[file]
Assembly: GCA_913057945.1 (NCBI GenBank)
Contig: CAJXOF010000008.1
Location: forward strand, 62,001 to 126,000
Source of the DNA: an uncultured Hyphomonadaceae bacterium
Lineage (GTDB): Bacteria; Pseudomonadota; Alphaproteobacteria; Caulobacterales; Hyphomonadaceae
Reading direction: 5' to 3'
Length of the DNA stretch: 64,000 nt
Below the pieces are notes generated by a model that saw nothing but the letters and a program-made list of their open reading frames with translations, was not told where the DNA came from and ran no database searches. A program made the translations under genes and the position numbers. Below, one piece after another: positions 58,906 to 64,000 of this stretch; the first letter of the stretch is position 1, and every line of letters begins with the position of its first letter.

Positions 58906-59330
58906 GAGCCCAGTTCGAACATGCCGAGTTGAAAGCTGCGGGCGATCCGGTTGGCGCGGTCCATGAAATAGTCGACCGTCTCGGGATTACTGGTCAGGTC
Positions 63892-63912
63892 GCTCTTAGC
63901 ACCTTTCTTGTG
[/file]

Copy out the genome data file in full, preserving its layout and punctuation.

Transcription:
Assembly: GCA_913057945.1 (NCBI GenBank)
Contig: CAJXOF010000008.1
Location: forward strand, 62,001 to 126,000
Source of the DNA: an uncultured Hyphomonadaceae bacterium
Lineage (GTDB): Bacteria; Pseudomonadota; Alphaproteobacteria; Caulobacterales; Hyphomonadaceae
Reading direction: 5' to 3'
Length of the DNA stretch: 64,000 nt
Below the pieces are notes generated by a model that saw nothing but the letters and a program-made list of their open reading frames with translations, was not told where the DNA came from and ran no database searches. A program made the translations under genes and the position numbers. Below, one piece after another: positions 58,906 to 64,000 of this stretch; the first letter of the stretch is position 1, and every line of letters begins with the position of its first letter.

Positions 58906-59330
58906 GAGCCCAGTTCGAACATGCCGAGTTGAAAGCTGCGGGCGATCCGGTTGGCGCGGTCCATGAAATAGTCGACCGTCTCGGGATTACTGGTCAGGTC
Positions 63892-63912
63892 GCTCTTAGC
63901 ACCTTTCTTGTG